|Heidelberg, Universitätsbiblithek, Cpg 848|
|Also known as||Große Heidelberger Liederhandschrift|
|Place of origin||Zürich|
|Language(s)||Middle High German|
|Author(s)||c. 140 named Minnesänger|
|Format||350 x 250 mm, 2 columns|
|Illumination(s)||137 whole-page miniatures, Lombardic capitals|
The Codex Manesse (also Große Heidelberger Liederhandschrift or Pariser Handschrift) is a Liederhandschrift (manuscript containing songs), the single most comprehensive source of Middle High German Minnesang poetry, written and illustrated between c. 1304 when the main part was completed, and c. 1340 with the addenda.
The codex was produced in Zürich, for the Manesse family.
The manuscript is "the most beautifully illumined German manuscript in centuries"; its 137 miniatures are a series of "portraits" depicting each poet.
It is currently housed in the Heidelberg University Library.
In 2023, Codex Manesse was admitted to UNESCO's Memory of the World.
The Codex Manesse is an anthology of the works of a total of about 135 minnesingers of the mid 12th to early 14th century. For each poet, a portrait is shown, followed by the text of their works. The entries are ordered approximately by the social status of the poets, starting with the Holy Roman Emperor Henry VI, Kings Conradin and Wenceslaus II, down through dukes, counts and knights, to the commoners.
Most of the poems are Minnesang, but there are also other genres, including fables and didactic poems.
The oldest poets represented in the manuscript had been dead for more than a century at the time of its compilations, while others were contemporaries, the latest even late additions of poems written during the early 14th century.
In the portraits, some of the nobles are shown in full armour in their heraldic colors and devices (therefore with their faces hidden), often shown as taking part in a joust, or sometimes in single combat with sword and shield, and sometimes in actual battle.
Some images are motivated by the biography of the person depicted, but some designs just draw their motif from the poet's name (thus, Dietmar is shown riding a mule, since his name can be interpreted as meaning people's horse), while others draw on imagery from their lyrics (Walther von der Vogelweide is shown in a thoughtful pose which exactly matches the description of himself in one of his most famous songs).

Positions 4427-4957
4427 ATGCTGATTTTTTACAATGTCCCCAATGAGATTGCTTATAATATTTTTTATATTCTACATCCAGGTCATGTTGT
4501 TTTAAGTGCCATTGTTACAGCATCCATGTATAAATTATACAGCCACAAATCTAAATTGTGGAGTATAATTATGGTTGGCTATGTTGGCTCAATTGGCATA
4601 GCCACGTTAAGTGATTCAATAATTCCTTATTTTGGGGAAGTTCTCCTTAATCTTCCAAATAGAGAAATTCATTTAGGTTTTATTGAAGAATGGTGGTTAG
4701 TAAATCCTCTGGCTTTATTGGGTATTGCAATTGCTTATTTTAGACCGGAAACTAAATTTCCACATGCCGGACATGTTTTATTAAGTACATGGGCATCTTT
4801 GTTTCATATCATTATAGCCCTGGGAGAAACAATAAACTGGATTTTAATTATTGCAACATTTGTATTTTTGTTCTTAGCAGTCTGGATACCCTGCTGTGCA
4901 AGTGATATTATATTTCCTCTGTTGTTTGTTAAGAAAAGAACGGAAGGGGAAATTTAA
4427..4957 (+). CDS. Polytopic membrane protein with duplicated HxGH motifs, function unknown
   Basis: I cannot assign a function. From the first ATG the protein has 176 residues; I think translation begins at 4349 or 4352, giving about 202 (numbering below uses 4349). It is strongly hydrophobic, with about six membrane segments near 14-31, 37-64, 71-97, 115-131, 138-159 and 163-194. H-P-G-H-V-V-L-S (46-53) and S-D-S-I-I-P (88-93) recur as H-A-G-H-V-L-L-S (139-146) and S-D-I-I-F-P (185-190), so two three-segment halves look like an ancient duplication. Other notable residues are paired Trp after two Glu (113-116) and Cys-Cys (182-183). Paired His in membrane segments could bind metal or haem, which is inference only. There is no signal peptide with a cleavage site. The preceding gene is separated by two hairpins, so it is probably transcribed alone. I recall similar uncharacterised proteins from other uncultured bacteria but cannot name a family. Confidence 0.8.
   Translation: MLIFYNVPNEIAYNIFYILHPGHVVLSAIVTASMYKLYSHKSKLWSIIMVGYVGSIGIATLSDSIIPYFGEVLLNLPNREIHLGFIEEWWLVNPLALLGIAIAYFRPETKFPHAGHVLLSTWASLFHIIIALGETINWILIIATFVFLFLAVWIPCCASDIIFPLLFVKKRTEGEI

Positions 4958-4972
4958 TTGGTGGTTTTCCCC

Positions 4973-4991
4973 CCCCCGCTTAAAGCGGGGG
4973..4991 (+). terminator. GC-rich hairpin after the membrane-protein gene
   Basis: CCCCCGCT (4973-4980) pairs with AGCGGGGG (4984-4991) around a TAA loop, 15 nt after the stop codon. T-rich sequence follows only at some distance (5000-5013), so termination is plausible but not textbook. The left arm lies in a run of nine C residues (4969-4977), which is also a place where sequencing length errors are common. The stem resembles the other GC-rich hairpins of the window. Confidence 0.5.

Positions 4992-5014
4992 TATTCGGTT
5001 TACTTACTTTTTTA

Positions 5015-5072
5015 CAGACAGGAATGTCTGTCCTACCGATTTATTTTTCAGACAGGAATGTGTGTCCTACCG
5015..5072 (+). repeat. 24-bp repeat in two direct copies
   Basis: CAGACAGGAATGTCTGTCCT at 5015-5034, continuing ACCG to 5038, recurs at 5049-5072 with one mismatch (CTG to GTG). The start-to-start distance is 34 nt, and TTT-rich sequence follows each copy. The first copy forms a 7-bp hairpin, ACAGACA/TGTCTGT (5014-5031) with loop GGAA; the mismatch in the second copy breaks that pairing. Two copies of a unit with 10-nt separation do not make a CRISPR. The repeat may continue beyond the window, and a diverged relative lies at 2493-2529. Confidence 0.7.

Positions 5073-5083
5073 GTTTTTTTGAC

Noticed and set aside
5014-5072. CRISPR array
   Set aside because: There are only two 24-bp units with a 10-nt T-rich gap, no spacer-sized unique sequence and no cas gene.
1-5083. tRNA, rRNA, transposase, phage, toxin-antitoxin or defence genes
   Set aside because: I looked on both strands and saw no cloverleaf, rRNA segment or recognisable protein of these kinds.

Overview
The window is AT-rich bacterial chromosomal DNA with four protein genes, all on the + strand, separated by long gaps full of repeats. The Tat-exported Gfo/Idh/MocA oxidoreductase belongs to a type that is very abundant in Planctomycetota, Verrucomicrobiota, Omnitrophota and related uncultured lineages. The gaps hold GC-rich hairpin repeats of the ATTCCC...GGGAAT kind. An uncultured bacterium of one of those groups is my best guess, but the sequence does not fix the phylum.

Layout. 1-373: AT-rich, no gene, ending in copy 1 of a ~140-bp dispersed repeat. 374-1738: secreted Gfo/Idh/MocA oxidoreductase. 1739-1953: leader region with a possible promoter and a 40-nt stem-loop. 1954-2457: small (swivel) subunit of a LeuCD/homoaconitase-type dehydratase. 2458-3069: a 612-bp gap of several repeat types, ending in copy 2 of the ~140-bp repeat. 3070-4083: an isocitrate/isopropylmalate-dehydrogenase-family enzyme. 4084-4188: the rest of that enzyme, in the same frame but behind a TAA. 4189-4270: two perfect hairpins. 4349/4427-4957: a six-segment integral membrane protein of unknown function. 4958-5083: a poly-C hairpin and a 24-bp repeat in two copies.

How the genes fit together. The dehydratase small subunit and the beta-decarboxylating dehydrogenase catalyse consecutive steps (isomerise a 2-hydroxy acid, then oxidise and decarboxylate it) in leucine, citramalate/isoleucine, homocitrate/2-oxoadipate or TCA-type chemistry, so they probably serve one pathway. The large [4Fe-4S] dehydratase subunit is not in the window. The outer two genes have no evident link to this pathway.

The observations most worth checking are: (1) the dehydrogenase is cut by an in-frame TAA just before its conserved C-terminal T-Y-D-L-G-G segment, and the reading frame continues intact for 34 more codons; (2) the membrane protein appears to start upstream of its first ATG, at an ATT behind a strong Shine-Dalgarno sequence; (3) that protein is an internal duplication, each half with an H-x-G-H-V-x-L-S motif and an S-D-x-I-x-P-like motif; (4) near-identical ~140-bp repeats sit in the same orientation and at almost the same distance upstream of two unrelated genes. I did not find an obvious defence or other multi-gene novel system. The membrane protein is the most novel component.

The compilation of the codex was patronized by the Manesse family of Zürich, presumably by Rüdiger II Manesse (born before 1252, died after 1304). The house of Manesse declined in the late 14th century, selling their castle in 1393. The fate of the codex during the 15th century is unknown, but by the 1590s it had passed into possession of baron Johann Philipp of Hohensax (two of whose forebears are portrayed in the codex, on foll. 48v and 59v). In 1604, Melchior Goldast published excerpts of its didactic texts.
After 1657 it was in the French royal library, from which it passed to the Bibliothèque Nationale, where the manuscript was studied by Jacob Grimm in 1815. In 1888, after long bargaining, it was sold to the Bibliotheca Palatina of Heidelberg, following a public subscription headed by William I and Otto von Bismarck.
The first critical editions of the Codex Manesse appeared in the early nineteenth century. The codex is frequently referred to by Minnesang scholars and in editions simply by the abbreviation C, introduced by Karl Lachmann, who used A and B for the two main earlier Minnesang codices (the Kleine Heidelberger Liederhandschrift and the Weingartner Liederhandschrift respectively).
Two leaves of a 15th-century copy of the manuscript, called the Troßsche Fragment (Tross Fragment), were held in the Berlin State Library, but went missing in 1945.
The possibility that the compiler was the Minnesinger Johannes Hadlaub provided the subject of a poetic novella, Hadlaub (in the Züricher Novellen, 1878), by Gottfried Keller.
Dietmar...could be conceivable...as a people's horse, specifically the donkey